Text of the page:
Participant can edit requests: This means that the person can directly make an edit to the request and its contents. For example, they might have the ability to catch an error in spelling and change it without asking the initial proposer for permission to make that change
Participant can comment on request: This means that the person can add some commentary to the request. For example, they might want more information about something and ask the proposer for more details
Participant can suspend: Workflow permissions allow for specifying if a user is allowed to "suspend" a request. Default is set to "on." If set to "off", user will not see the following button while voting on a request:
Participant can edit workflow: This means that the participant can actually edit where the request will be routed to next, as opposed to the standard routing as defined in the workflow
Participant can send back (Request Route Back): There is a permission for workflow participants that indicates that they are allowed to "Route back" a proposal to an existing step. The default for this permission is "off". For more information, see '10.8 Request Route Back' in this article
Participant can force approve: This most often is used in curriculum committees when there is only one person that is approving as a proxy for the entire group’s offline voting process. A force approve just means that it will entirely approve the request, regardless if there are other participants that are currently expected to add commentary or vote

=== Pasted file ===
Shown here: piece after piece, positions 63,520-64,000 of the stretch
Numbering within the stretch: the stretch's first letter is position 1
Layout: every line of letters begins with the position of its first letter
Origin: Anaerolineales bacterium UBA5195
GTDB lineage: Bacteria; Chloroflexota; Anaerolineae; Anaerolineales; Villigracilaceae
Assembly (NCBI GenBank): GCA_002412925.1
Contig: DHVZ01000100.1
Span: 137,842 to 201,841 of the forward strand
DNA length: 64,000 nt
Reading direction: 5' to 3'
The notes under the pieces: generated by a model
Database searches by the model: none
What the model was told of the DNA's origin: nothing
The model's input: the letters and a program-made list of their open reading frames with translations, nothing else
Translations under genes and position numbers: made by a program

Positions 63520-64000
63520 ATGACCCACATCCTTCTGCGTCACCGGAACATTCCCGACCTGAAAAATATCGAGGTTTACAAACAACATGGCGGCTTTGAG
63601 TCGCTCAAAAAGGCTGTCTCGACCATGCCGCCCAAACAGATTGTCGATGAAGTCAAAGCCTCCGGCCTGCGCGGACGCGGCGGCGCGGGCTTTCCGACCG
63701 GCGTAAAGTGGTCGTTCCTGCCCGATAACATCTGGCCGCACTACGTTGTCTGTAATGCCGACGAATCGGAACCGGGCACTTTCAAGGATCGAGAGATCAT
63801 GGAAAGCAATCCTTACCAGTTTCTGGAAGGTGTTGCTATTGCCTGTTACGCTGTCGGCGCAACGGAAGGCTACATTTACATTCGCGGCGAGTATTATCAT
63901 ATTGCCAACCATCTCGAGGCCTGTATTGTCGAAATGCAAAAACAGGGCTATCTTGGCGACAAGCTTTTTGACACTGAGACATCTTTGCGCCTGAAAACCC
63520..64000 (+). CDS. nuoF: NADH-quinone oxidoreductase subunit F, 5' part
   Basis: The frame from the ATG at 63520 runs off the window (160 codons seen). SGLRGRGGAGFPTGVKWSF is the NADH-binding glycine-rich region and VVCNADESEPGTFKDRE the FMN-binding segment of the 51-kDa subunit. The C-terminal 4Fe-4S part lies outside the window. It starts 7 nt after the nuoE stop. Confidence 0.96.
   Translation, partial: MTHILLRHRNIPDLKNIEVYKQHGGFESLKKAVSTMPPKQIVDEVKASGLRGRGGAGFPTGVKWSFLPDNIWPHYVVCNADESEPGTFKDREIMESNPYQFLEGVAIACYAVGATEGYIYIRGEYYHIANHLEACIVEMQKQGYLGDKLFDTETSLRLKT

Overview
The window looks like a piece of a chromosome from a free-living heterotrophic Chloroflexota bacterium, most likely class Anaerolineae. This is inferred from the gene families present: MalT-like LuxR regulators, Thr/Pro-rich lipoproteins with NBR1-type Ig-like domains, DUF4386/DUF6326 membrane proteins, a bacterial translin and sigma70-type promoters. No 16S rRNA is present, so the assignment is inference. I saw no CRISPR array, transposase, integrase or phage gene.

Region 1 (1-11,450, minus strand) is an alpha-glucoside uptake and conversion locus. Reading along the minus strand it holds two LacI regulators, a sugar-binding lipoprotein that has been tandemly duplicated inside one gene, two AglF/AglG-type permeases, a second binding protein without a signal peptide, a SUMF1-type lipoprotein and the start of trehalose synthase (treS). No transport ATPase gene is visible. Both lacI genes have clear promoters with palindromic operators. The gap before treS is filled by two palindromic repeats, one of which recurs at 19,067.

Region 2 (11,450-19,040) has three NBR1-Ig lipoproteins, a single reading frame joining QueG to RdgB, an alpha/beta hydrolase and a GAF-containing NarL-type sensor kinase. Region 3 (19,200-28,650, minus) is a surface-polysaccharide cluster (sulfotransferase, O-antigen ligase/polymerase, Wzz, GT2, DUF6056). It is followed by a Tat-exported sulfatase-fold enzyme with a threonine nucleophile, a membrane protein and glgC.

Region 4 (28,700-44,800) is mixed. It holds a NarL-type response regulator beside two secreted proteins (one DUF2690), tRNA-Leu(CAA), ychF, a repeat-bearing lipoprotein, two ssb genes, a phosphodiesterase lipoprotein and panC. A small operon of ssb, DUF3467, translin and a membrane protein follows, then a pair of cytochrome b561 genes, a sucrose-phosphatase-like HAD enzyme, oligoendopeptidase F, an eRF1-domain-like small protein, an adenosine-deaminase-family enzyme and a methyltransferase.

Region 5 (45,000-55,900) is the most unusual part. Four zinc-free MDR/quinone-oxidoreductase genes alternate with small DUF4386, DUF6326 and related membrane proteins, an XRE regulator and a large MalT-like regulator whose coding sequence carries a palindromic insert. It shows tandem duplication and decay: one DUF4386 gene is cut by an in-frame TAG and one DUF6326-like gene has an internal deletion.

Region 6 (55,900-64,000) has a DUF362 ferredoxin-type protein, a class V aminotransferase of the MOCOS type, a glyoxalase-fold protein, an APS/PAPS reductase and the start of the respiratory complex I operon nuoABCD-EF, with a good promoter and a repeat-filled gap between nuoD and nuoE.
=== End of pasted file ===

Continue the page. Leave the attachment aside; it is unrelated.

The next field allows you to make a decision about whether or not to make your step required.
The participants stated above will receive an email when our workflow arrives at this step. Edit the email template to add more details for the receiver. For example, a best practice is to include the deadline to make this decision in the email template to make sure an action is taken promptly.
When creating a custom email template for a workflow step, you can specify both an and a email
- The email will be sent to all workflow participants where
- The email will be sent to all workflow participants where
- If no email template is set, then the system will default to sending out the email to all participants.
Note that you may also modify the email template that is associated with the 'Author' and 'Approved' steps (the first and last steps of any workflow, respectively). Both of these emails are always sent to the author of the request. The email is intended for when a workflow is sent back to the author (this is NOT the request created email), and the email is when the request is approved. To learn more about settings defaults for email templates at various steps, see section '10.6 Request Email Defaults' at the bottom of this article.
The next field determines the number of votes needed to approve the request in order for it to be sent along to the next step. For example, if there are two participants but only 1 vote is required for either approval or rejection, only the actions of one participant (whoever votes first) will be taken into account (e.g. only one participant would have to approve in order for this to be routed to the next step).
The next field is to determine what happens if a proposal is rejected at a step. There are three options here:
- 'Return the proposal to the previous step:' This would send the proposal back to the participants that were associated with the step before the current one, when the proposal is rejected
- 'Return the proposal to its author' means that when the proposal is rejected it will be sent back to the initial Author (the first person that actually made the request)